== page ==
Super Ideas Required

January 23, 2009
The Real Matchup: The Game vs. The Ads

The Real Matchup: The Game vs. The Ads

At first glance, this year’s Super Bowl isn’t the sexiest match-up. There are no Mannings involved, no record-shattering offenses or undefeated teams.

I am, however, excited to watch a fellow Minnesotan in action: Larry Fitzgerald, the star wideout for the underdog Arizona Cardinals and former Vikings ball boy.

For anyone not jazzed up about Fitzgerald or a stingy Pittsburgh defense, there still are the ads.

I was surprised , but apparently the price of this year’s ads aren’t affected by a down economy, as they are going for a record $3 million for a cool 30 seconds. Oh yeah, and according to About.com, there is still ad time left to buy. In comparison, all the ad time was sold out for last year’s game three months before the game.

Companies are obviously being more cautious, but they know that if they are going to participate, they have to leave a lasting impression to get their bang for their buck. There are studies like one from Pittsburgh Business Journal that argues that buying Super Bowl ad time is a huge waste of money.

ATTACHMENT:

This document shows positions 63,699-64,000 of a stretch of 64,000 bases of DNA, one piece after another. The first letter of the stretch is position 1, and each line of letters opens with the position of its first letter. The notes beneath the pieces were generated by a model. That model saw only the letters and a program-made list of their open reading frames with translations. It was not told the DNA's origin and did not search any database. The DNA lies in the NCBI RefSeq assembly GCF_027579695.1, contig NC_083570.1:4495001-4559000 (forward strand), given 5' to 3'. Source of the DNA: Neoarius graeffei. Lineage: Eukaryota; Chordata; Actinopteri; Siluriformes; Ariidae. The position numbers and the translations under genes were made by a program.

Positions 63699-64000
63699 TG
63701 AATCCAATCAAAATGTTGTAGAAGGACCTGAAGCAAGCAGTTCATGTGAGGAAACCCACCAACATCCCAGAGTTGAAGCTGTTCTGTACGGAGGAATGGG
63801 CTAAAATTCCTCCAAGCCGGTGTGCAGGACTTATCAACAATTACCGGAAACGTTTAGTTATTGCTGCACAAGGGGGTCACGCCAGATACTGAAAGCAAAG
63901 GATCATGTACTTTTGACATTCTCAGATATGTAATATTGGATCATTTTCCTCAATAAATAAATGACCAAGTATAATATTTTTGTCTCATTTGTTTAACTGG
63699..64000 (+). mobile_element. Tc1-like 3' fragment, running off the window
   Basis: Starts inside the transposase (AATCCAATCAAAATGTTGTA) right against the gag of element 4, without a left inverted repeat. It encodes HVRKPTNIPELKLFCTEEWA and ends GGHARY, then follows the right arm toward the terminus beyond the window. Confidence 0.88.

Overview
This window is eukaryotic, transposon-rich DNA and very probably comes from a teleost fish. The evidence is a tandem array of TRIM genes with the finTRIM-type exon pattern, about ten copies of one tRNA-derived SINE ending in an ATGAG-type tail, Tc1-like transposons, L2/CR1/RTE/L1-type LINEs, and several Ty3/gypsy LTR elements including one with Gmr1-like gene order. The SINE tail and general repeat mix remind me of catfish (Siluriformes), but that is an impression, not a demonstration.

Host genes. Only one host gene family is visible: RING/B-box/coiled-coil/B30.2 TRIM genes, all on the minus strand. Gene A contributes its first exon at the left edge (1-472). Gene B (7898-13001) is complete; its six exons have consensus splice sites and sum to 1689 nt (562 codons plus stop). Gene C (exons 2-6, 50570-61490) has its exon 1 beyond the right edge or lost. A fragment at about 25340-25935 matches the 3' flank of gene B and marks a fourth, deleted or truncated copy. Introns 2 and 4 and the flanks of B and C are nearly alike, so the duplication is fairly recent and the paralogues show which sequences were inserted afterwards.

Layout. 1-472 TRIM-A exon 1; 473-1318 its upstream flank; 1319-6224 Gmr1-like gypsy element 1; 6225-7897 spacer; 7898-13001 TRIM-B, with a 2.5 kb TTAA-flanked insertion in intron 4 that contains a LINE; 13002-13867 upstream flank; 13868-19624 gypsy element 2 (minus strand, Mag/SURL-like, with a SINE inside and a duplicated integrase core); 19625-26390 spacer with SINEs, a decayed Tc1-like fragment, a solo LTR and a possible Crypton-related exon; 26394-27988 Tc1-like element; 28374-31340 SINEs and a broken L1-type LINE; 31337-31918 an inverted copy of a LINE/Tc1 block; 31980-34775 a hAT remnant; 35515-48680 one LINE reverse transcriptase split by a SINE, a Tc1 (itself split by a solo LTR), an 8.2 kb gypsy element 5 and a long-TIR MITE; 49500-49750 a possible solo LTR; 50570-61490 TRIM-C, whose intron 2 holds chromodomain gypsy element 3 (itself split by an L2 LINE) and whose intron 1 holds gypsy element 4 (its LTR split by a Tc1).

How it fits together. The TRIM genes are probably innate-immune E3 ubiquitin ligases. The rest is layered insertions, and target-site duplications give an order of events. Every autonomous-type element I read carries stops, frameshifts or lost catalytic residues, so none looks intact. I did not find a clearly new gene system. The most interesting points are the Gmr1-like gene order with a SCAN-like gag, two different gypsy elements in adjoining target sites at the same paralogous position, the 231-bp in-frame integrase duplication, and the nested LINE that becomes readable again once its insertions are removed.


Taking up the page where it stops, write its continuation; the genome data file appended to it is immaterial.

With the economic climate the way it is, with social media booming and with reports being published like the previous one, I am expecting some interesting ad campaigns this year. The Super Bowl is still a great platform to announce a campaign, but it matters more than ever what companies do to back the ads up. If every Super Bowl ad doesn’t have a social media component to their campaign, it will be a waste.

I’ve already heard word of one fun idea. It comes from Miller High Life. They have planned for one-second ads during the game that fit right in with their central theme of being “an honest beer at an honest price.”

I enjoyed visiting the site, I like the idea and will be certain to keep my eyes open for the ads during the game. If other ads don’t bring their creative thinking-caps to the table then the $3 million, like the Miller site will tell you, could be better spent elsewhere.